Language, nature, and the politics of Varro’s De lingua Latina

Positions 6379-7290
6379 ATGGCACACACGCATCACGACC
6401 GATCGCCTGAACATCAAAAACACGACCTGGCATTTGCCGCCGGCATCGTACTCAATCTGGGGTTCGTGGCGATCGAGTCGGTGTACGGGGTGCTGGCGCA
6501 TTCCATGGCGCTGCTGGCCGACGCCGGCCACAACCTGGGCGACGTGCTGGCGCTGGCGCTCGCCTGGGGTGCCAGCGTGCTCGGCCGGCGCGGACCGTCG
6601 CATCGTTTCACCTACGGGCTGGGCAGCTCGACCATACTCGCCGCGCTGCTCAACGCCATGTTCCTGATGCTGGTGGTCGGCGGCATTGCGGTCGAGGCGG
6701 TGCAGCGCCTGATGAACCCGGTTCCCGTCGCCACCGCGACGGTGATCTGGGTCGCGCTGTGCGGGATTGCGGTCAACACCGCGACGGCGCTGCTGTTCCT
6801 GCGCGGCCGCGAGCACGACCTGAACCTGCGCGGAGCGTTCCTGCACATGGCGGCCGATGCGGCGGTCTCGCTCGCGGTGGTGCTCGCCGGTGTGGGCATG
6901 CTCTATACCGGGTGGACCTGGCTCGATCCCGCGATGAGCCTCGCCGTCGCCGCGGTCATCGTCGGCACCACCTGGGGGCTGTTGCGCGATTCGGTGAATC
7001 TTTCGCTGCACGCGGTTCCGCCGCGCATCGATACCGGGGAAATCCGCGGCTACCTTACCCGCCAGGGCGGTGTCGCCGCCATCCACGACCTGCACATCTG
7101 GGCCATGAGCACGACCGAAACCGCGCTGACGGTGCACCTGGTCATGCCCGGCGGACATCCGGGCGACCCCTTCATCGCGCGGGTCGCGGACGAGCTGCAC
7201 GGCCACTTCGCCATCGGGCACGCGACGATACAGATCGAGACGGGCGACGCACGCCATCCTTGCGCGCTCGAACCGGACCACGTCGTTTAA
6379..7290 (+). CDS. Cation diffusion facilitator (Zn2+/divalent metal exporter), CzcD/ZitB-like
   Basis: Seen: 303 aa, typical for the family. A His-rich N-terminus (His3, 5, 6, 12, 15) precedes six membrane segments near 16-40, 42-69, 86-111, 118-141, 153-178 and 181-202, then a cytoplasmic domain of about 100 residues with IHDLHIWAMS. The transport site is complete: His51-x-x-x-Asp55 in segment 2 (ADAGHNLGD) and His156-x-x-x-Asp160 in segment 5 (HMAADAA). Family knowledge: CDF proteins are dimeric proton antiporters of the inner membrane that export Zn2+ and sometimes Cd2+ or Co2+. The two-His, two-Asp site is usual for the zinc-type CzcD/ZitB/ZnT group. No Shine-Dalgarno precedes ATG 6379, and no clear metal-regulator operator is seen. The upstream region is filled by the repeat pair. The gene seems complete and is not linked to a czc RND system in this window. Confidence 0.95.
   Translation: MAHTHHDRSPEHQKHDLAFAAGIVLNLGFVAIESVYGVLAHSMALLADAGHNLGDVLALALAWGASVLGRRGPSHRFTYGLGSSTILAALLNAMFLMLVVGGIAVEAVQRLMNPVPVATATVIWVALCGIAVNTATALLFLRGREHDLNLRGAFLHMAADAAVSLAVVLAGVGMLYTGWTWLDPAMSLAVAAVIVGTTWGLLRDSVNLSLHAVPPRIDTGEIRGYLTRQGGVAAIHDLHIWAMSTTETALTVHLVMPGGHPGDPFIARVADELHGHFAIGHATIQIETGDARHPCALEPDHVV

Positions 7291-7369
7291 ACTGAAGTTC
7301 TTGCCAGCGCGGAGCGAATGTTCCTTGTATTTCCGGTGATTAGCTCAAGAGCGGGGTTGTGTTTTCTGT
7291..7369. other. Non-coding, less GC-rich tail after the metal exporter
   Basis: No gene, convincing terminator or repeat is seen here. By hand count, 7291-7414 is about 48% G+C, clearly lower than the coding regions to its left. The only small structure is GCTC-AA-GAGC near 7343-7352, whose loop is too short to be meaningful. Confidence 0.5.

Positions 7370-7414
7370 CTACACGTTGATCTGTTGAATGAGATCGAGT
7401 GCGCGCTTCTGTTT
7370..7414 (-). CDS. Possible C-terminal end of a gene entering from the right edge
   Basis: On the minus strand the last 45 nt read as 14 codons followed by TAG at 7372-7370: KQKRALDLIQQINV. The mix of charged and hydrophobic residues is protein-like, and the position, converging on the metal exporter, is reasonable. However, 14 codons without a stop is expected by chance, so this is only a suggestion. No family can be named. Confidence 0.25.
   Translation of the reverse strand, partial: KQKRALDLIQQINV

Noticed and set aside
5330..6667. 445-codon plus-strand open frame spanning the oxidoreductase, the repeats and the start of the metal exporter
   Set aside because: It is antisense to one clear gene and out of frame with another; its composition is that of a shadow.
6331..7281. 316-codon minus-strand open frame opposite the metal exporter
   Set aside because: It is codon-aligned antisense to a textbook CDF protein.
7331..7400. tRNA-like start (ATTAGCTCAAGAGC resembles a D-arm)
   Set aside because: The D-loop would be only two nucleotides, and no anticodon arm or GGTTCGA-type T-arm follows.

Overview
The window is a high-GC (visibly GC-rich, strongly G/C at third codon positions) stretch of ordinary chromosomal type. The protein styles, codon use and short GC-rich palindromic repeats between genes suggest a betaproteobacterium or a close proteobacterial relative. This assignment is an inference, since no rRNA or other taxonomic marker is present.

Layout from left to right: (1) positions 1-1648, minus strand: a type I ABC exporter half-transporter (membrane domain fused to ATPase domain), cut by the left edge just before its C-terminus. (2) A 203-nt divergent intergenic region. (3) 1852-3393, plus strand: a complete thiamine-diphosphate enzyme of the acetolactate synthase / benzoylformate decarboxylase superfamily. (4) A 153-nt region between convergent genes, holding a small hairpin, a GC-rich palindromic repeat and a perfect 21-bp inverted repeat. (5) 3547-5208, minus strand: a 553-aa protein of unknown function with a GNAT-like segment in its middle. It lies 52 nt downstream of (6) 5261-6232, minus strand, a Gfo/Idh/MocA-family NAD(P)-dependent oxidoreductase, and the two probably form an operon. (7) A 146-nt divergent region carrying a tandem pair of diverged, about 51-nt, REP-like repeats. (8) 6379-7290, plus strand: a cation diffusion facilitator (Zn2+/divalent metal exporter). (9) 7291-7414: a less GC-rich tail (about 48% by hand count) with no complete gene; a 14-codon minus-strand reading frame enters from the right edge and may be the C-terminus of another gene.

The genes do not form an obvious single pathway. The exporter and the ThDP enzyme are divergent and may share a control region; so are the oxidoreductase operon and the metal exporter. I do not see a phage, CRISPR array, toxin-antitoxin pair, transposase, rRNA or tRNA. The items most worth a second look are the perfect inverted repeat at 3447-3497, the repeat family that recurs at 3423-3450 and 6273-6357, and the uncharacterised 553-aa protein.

This dissertation is a historical analysis of Varro’s De Lingua Latina, a linguistic treatise composed in the 40s BCE during Rome’s transition from oligarchic Republican government to the monarchic settlement of the Augustan Principate. I advance a reading which restores contemporary political and intellectual context to the treatise, complementing and revising previous scholarship which has traditionally focused on the Greek philosophical pedigree of Varro’s work. As such, I explore Varro’s thematic emphasis on natura (‘Nature’) in his linguistic programme, which, as a term with wide-ranging intertextual functions, embodies its complex philosophical, political, and literary character. This five-chapter dissertation is subdivided between the surviving books on etymology (Chapters 1-3) and inflection (Chapters 4-5). In Chapter 1 (“Organisation and Meaning in Varro’s Etymologies”), I explore Varro’s etymologies in De Lingua Latina, Books 5-7, and explain how his programmatic emphasis on natural philosophy conveys his unique etymological authority. In Chapter 2 (“Grammatical Discourse in De Lingua Latina”), I consider Varro’s reception of grammatical techniques of etymological exegesis, elucidating his preference for philosophical readings of poetry and the social value of literary sophistication in the late Republic. Chapter 3 (“Ethnography and Identity in Varro’s Etymologies”) develops Varro’s etymological project as a kind of ethnography of the Roman people, which contextualises Varro’s philosophical intervention in the changing circumstances of his era. Chapters 4-5 are devoted to an analysis of Books 8-10, in which Varro describes his theory of morphological inflection (declinatio naturalis) as a platform for Latin linguistic standardisation. In Chapter 4 (“Declinatio and Linguistic Standardisation in the late Republic”), I survey the politics of linguistic standardisation in the late Republic. Mediating in a debate between Cicero and Caesar, I describe Varro’s nuanced revision of existing models of analogical inflection, and characterise his use of natura to explain linguistic standards. In Chapter 5 (“Linguistic Analogy and Natural Ratio in De Lingua Latina, Books 8-10”), I relate Varro’s linguistic innovations to contemporary shifts in cultural authority, and demonstrate how his transference of linguistic standardisation to philosophy entails a radical reorganisation of the existing political status quo.